Select the folder or drive where you want back up files to, this will automatically turn on File History backup. If you’re ok with the default folders selection, then you’re all set. If you want to backup to a different folder from this list, jump down to the next step.
Choose the interval, retention, and folders to back up
Now that you have chosen where you will back up your files to and File History is turned on, select “More options” (just below the slider to turn File History on and off), and you will be presented with the customization window for your File History backups. Here you can change the default hourly backup interval to a range of every 10 minutes to once a day. Next, you will find the retention option on how long you would like to keep file versions. Forever is selected by default and can be modified, allowing until space is needed or a range of 1 month to up to 2 years. Next, you will see the option to add a folder with the same plus sign you saw when adding a drive above. Selecting this will open a Windows File Explorer browser to choose your additional folders. Now, if a folder is already on the list, you can select the item and hit remove at the bottom of the more options window. You will see the same “Add a folder” button under “Exclude these folders.”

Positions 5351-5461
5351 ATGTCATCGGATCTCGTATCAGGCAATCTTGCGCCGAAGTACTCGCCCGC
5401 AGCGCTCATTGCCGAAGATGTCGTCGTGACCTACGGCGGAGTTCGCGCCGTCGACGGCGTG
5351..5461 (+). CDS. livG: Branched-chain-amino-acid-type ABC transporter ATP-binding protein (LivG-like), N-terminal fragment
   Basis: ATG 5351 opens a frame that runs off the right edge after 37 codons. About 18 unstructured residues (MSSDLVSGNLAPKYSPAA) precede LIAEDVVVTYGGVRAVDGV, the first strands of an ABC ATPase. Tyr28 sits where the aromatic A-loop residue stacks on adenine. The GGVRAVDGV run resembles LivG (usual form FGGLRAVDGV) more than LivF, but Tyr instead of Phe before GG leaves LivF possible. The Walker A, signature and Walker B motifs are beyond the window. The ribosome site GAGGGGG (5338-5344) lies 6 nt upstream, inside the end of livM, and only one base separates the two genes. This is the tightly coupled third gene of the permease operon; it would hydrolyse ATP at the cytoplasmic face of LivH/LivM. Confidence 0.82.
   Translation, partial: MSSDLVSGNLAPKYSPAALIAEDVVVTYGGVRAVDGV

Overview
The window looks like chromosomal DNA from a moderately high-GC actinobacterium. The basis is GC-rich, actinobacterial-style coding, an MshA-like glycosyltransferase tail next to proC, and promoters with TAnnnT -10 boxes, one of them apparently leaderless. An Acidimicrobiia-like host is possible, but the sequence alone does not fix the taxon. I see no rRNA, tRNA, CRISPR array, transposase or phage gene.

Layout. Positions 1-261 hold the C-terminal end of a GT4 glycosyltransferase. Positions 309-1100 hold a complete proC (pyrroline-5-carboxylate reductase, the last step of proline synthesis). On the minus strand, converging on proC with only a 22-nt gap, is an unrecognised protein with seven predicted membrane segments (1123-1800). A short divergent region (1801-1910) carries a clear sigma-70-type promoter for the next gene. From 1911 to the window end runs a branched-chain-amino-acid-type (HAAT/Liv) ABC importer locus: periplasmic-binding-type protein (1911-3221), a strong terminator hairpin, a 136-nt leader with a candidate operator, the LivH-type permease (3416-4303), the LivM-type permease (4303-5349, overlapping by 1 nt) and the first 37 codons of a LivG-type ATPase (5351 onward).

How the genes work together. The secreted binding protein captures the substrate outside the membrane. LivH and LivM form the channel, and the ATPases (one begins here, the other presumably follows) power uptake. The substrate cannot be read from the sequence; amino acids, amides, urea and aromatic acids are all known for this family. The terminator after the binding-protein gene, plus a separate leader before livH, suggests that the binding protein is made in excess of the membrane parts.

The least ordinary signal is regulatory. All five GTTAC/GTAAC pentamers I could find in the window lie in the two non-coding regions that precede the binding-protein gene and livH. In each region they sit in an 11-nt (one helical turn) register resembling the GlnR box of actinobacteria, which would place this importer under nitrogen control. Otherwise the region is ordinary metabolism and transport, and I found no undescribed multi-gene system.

How to restore files from a backup
Open the Windows backup and restore tool
A great thing about the File History restore is you have a couple of simple-to-use options to launch the restore wizard and get the files you need quickly.
The first option is to open Windows File Explorer and navigate to the folder location where the file you want to restore is located. Next, on the top ribbon under the Home tab, you will see history, click here to launch the File History recovery wizard for this location. You may also select the file directly and right-click and select restore previous versions.
The second option is to navigate to the backup settings where you initially turned on File History and select more options, scroll to the bottom of this page, and you will see” Restore files from a current backup.” This will launch the same File History recovery wizard but will show all locations that were backed up.
Select the files or folders you want to restore